The Intel International Science and Engineering Fair (ISEF) is the largest pre-college scientific research event in the world, and is owned and administered by the Society for Science & the Public a 501(c)(3) non-profit organization based in Washington, DC. The top projects from CSRSEF go on to compete at ISEF.

Project + Fair

One of the great things about a science fair is that there is room for parent involvement and outside help. By sharing science experiences, parents, teachers, and other mentors demonstrate that learning is an important and enjoyable process. The key is that you are the lead on the project. Adults can offer advice, review forms, help gather materials, assist in constructing the backboard, and proofread grammar, however, the research and overall project, should reflect the effort of the student(s).

Working with a professional can open your eyes to current research, laboratory equipment, and valuable advice. As a student, you will not be penalized if you choose to work on a project under the supervision of a researcher, however, we encourage students to do the majority of the work and have a strong understanding of the research they are working on.

We understand that it can be difficult to find a mentor and we do not penalize students who are working on their own. Some of the best research we have seen at the fair comes from students that have researched simple problems in new and creative ways! However, you will need to have at least an Adult Sponsor (could be a parent/guardian) to go over your project paperwork. Depending on your experimental design, you may be required to have a Designated Supervisor or Qualified Scientist.

CSRSEF uses the same categorization as Intel ISEF. Each project must be entered into one of the 20 science, math, and engineering categories. Many projects can easily fit into more than one Intel ISEF category, therefore, it is your decision to choose the category that most accurately describes your project.

Before selecting your category, ask yourself the following questions:

  • Who will be the most qualified to judge my project?
  • What area of expertise is the most important for the judge to have? (For example, a medical background or an engineering background?)
  • What is the emphasis of my project?
  • What characteristic of my project is the most innovative, unique or important? (For example, is it the application in medicine or the engineering of the machine?)

Please note: Fair officials reserve the right to combine similar categories into larger judging groups to streamline the judging process

After you fill out the online registration, you should receive a confirmation that your submission was successful. If your project is in need of pre-approval, expect to hear from us in the next 1-3 weeks to let you know if there is anything you are missing in order for you to go forward with your project. Two weeks before the Fair, we will send you an email to request an abstract of your project. One week before the Fair, we will send you a day-of logistics email and assign you your project number. Post-Fair we will send you an email about the Washington State Science and Engineering Fair.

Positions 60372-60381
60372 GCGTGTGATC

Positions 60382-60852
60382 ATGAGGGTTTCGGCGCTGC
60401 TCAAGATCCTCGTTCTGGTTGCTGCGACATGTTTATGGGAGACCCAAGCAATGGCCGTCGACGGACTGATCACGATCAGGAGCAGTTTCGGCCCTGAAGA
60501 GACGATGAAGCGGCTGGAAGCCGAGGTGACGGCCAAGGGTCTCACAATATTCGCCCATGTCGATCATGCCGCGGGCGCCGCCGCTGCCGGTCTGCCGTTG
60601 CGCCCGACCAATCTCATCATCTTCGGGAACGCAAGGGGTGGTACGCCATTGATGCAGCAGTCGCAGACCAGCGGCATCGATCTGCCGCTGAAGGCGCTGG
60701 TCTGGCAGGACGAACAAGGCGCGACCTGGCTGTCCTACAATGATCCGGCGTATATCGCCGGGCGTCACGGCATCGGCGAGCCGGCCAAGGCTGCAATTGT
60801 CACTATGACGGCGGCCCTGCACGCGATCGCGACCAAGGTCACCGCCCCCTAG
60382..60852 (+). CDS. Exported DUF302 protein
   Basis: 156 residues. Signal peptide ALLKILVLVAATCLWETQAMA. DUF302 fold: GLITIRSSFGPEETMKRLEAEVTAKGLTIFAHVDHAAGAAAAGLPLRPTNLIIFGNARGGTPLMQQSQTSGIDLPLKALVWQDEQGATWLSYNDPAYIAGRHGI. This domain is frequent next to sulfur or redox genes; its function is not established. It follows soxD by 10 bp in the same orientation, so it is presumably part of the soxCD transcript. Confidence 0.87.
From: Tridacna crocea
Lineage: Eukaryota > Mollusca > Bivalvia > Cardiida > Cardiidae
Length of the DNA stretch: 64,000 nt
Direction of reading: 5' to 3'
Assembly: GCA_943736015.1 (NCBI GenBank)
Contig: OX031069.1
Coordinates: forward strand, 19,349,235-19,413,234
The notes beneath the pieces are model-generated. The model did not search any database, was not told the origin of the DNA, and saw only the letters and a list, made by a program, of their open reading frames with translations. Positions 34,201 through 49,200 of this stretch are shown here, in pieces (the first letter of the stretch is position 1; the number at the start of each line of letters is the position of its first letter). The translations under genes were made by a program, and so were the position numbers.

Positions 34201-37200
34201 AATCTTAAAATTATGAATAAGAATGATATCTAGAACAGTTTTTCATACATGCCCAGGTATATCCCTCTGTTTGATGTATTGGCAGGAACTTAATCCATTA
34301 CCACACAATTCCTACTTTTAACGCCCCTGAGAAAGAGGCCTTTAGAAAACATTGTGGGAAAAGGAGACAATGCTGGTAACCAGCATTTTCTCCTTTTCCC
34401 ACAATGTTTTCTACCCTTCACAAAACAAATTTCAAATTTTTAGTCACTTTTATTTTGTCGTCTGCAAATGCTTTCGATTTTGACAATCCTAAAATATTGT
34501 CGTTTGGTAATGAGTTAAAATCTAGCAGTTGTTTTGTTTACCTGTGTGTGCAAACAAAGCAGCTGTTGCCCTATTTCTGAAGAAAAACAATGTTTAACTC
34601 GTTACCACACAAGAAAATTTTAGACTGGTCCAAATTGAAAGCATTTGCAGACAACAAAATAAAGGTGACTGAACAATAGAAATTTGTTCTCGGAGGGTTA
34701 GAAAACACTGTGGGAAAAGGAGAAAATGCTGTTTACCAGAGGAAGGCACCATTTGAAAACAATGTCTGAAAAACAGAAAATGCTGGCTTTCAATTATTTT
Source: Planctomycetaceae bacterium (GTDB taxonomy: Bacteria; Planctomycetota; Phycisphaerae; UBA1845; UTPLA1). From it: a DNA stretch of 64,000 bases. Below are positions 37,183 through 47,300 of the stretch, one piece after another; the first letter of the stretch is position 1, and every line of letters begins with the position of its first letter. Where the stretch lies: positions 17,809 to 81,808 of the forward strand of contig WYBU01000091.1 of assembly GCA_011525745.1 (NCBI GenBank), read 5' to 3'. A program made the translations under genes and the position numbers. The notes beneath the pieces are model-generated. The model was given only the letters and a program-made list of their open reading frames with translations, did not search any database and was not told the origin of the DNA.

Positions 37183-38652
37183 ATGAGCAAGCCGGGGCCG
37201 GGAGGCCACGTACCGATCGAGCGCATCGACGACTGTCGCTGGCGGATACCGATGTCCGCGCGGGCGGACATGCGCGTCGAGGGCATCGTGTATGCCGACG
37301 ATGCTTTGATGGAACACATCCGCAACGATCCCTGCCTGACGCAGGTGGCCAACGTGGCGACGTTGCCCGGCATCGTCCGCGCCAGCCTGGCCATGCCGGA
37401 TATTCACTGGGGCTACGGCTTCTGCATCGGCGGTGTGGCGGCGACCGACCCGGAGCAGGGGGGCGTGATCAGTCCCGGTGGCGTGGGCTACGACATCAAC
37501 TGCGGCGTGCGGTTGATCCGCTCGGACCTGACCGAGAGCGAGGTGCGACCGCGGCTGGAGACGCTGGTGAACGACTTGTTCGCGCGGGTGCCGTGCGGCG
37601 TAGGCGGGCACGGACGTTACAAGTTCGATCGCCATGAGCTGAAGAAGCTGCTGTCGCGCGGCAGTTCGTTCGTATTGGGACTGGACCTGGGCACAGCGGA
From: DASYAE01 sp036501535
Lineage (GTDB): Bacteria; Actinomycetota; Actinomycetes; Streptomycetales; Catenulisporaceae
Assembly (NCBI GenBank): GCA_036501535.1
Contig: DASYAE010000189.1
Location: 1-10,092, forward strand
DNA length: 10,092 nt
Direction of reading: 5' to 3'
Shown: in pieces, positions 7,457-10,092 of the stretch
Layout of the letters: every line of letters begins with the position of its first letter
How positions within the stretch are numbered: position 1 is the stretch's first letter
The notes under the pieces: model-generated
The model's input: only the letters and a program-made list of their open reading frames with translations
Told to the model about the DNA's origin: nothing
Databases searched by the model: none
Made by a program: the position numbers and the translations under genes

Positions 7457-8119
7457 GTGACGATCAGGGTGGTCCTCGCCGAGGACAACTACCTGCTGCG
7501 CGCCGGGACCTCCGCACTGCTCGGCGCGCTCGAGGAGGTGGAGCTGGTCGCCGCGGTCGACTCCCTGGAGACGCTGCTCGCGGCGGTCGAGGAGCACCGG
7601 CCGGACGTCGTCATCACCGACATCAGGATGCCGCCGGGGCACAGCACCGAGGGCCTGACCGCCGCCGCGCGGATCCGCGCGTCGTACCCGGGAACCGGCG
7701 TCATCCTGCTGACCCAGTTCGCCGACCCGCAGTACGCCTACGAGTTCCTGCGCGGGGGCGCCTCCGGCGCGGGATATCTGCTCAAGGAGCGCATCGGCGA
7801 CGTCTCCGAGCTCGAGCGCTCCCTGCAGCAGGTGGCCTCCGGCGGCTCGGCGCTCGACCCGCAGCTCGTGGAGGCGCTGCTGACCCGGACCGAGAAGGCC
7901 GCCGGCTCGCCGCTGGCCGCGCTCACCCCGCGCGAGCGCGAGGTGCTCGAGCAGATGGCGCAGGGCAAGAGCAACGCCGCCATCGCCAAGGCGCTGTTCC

The CSRSEF Scientific Review Committee and Institutional Review Board (SRC/IRB) is a group of adults knowledgeable about regulations concerning experimentation. All student projects involving human subjects, vertebrate animals, potentially hazardous biological agents, hazardous materials, and DEA-controlled substances MUST receive SRC/IRB approval BEFORE beginning their projects.

These professionals are primarily concerned that the projects are constructed and that data is collected in a safe, respectful, and legal manner. Their review does not indicate if a project is “good” or “bad,” only if it is safe to continue or not. While literature reviews are often required by teachers, it is not evaluated by the SRC/IRB. This committee is concerned with methodology of construction or data collection, as well as issues of consent, safety, and legality.

The day-of schedule looks tentatively like this:

  • 8:00 to 9:00 am Student Registration and Project Set-Up. All Projects must be set up and approved by the display committee by 9:00 am.
  • 9:00 to 12:00 pm Judging with Students (no parents/families allowed in gym).
  • 12:00 to 1:00 pm Lunch Break. Please note that there will be very limited food service for student participants on campus on during the fair. Please plan to bring a lunch or go off campus during this time.
  • 1:00 to 1:30 pm Students take down projects
  • 1:30 to 4:30 pm Break for students (concurrent final judging for selected students)
  • 4:30 to 5:30 pm Awards Ceremony

Projects must be set up by 9:00am. There are three rounds of judging. The judging process can be lengthy with a lot of “down” time and standing around. We recommend that you dress professionally but comfortably, with comfortable shoes. You may bring a book to read or homework to work on. Be sure that whatever you bring is not a distraction to yourself or others.

Your display will be a visual aid that will briefly state all the important aspects of your project: problem, hypothesis, experiment description, results/analysis, conclusions and applications.

Be sure to read through the Visual Display requirements as listed on the ISEF display and safety regulations page. Also, note that no photos of others are allowed, unless a signed release form has been submitted.

Besides the project board, your notebook(s) and the official abstract should be included. Also, have all of the originals of all forms required for your project.

We recommend that you only display computer or other valuable items while you are with your project. There is NO access to power, so you will not be able to recharge any electronics. The CSRSEF and Bellevue College are not responsible for lost or stolen items.